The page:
Gospel Luke 16:19-31

“If someone comes to them from the dead, they will repent.”

The parable in today’s passage reads like solid bit of hell-fire and brimstone scaremongering. Before we simply settle on this interpretation, let’s at least try to penetrate a little deeper.

The rich man in the story, who lives a life of luxury, dressed in purple and fine linen, feasting sumptuously day in, day out suffers from a blindness, which is only cured upon his death.

The blindness of the rich man is not a physiological condition but is in fact, something that he has adopted or learned. This is a blindness that he has taken on perhaps willingly, but perhaps it wasn’t something which he consciously embraced, instead being something he was gradually acclimatised, or habituated into, over the passage of time.

In this case we can see how the good fortune which he enjoyed in his earthly life, the riches, the purple linen and the fancy dinners gradually blinded him to the needs of those around him – as in the case of poor old Lazarus – but also to his own needs.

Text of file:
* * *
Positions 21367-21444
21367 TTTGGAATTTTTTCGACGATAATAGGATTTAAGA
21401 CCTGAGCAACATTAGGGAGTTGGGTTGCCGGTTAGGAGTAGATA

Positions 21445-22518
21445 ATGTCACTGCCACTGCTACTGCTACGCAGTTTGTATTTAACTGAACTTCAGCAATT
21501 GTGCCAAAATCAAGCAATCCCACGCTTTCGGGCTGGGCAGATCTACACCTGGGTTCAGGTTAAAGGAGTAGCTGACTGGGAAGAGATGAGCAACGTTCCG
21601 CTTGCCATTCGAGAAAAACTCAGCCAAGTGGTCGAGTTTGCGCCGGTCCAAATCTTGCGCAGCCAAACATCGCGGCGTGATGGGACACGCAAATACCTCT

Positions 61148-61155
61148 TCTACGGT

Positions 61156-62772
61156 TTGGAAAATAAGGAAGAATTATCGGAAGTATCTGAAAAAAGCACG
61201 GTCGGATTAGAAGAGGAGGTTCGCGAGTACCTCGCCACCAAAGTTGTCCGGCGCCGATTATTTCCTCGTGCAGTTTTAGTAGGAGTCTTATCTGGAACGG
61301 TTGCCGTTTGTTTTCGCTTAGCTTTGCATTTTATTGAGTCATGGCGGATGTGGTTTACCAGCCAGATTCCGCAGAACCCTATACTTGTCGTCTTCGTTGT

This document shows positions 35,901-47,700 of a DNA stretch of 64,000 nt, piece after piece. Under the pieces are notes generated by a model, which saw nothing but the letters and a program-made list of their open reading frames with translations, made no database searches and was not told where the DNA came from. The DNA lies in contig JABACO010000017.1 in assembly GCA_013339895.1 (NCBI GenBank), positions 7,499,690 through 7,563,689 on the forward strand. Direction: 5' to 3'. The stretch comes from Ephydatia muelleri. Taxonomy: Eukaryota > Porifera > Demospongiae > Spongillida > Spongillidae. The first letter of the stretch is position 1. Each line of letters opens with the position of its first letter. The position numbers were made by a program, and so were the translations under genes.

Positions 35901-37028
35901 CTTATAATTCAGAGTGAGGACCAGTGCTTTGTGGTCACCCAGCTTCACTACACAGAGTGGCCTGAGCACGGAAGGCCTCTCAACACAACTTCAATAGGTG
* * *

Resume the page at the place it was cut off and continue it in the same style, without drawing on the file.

In our own context it becomes scarily possible to identify with this rich bloke, who is seemingly able to meet his every need and want with little assistance from anyone. Not having to struggle to meet our earthly needs of food, shelter, and clothing, we can, if we are not careful succumb to the same blindness which afflicted the rich man in today’s parable.

It really is difficult though, for us to discern our own blindspots – and it is here that we might think that need someone, like Lazarus, to return from the dead to ‘give us a warning. The wisdom of Abraham in the story though is clear – perhaps we need to weigh our own deeds with what has already been revealed to us.

Let us pray for our sight to be restored.

Point to Ponder

“Love is not blind; that is the last thing that it is. Love is bound; and the more it is bound the less it is blind.”

G.K. Chesterton, “Orthodoxy”